Both versions of “Les Mis” have overriding problems that will prevent many from even getting it a try. The book is massive and can be cumbersome: Hugo takes his precious time delving through the history of the French Revolution, 19th-century politics and even buildings and settings in which key events take place or key characters take up lodging. While Hugo’s thoughts on all these elements are intelligent and certainly worth noting, readers will often find themselves wondering what was the point of an entire section dedicated to the fall of Napoleon. The musical and film alleviate this by condensing the story to its core, focusing in on the plot surrounding Jean Valjean and, eventually, the failed insurrection of June 1832, all in a relatively concise 150 minutes (for the movie). However, this welcome change is counteracted by the near constant singing. Those who find telling a story through music and rhyme annoying or distracting may find this no better than a berating of Paris’ sewer system.
The movie’s slimmer story also takes out another vital element from the book: time with the characters. By spending so much time in the novel, readers really get to know Valjean, Cosette and Marius, and the way their respective relationships evolve feels much more natural. In the book, when 8-year-old Cosette meets Valjean, Hugo tells the encounter mostly through her eyes. There is an air of mystery regarding this man sweeping into her horrible life, showing her unbridled compassion and taking her away to start life anew. The reader knows this man’s story and his reasons for doing this, but it is never explicitly stated until the two are far away from the tense situation in the Thenardiers’ inn. In the film, Valjean simply comes to the inn after meeting Cosette and immediately asks if he can pay to take her away. The book also shows the relationship between Marius and Cosette bloom from simple looks across the way to nightly rendezvouses, while in the film, they see each other, meet briefly one night and immediately fall in deeply devoted love.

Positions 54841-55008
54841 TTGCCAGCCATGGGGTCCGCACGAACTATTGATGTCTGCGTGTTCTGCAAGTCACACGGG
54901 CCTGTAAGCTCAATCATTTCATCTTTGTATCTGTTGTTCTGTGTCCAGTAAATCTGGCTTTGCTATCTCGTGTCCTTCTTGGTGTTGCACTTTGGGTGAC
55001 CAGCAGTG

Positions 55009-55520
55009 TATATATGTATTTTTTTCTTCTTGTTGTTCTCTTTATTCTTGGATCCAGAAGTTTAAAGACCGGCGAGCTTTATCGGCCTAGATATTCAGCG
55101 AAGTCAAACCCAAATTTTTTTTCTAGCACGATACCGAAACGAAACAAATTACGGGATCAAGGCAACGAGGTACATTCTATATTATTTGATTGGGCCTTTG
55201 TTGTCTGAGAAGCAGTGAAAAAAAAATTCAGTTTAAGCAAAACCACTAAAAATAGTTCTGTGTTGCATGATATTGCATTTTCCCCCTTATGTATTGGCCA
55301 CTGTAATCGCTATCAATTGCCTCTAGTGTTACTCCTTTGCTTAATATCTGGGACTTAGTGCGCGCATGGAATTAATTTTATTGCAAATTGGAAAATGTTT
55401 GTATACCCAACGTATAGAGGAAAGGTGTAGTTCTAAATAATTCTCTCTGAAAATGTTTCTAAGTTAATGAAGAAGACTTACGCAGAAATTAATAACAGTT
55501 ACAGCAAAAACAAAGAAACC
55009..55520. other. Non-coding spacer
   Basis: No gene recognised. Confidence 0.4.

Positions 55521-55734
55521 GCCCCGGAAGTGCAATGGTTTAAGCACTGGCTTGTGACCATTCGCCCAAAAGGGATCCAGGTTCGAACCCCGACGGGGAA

With this deficiency, the movie needed to make full use of its medium to make up for it. Surprisingly, there aren’t many instances in which cinematography enhances the story. With monumental adaptations, the film version needs to provide elements that only a movie could do. For instance, the “Lord of the Rings” movies used stunningly diverse and beautiful settings, state-of-the-art special effects and a powerful score to take J.R.R. Tolkien’s beloved classics to new heights. This movie didn’t fully utilize its potential in making it stand apart. The “I Dreamed A Dream” scene is mostly just one closeup shot of Fantine as she sings. It captures every instant of an emotional performance by Hathaway, but this could have been accomplished and intensified in so many other ways, especially considering it is the show’s most recognizable number.
There are moments in which the cinematography is excellent, such as Javert’s dilemma after the big battle and the big “One Day More” scene. Maybe the best and most impacting moment comes at the very end, and it is captured so beautifully, it almost makes up for every missed opportunity previously. But for something as big as “Les Mis,” there could have been some bigger and bolder choices made.
While reading the book, I never thought I would prefer it to a condensed, concentrated version of the story, but after seeing how it was done, I think I have to side with the version that takes its time cultivating a deeper, genuine caring for a host of characters. Perhaps if I were to see it on stage, my opinion would be different, but when comparing with this film adaptation, I would prefer the book. The movie is very good; the novel is extraordinary.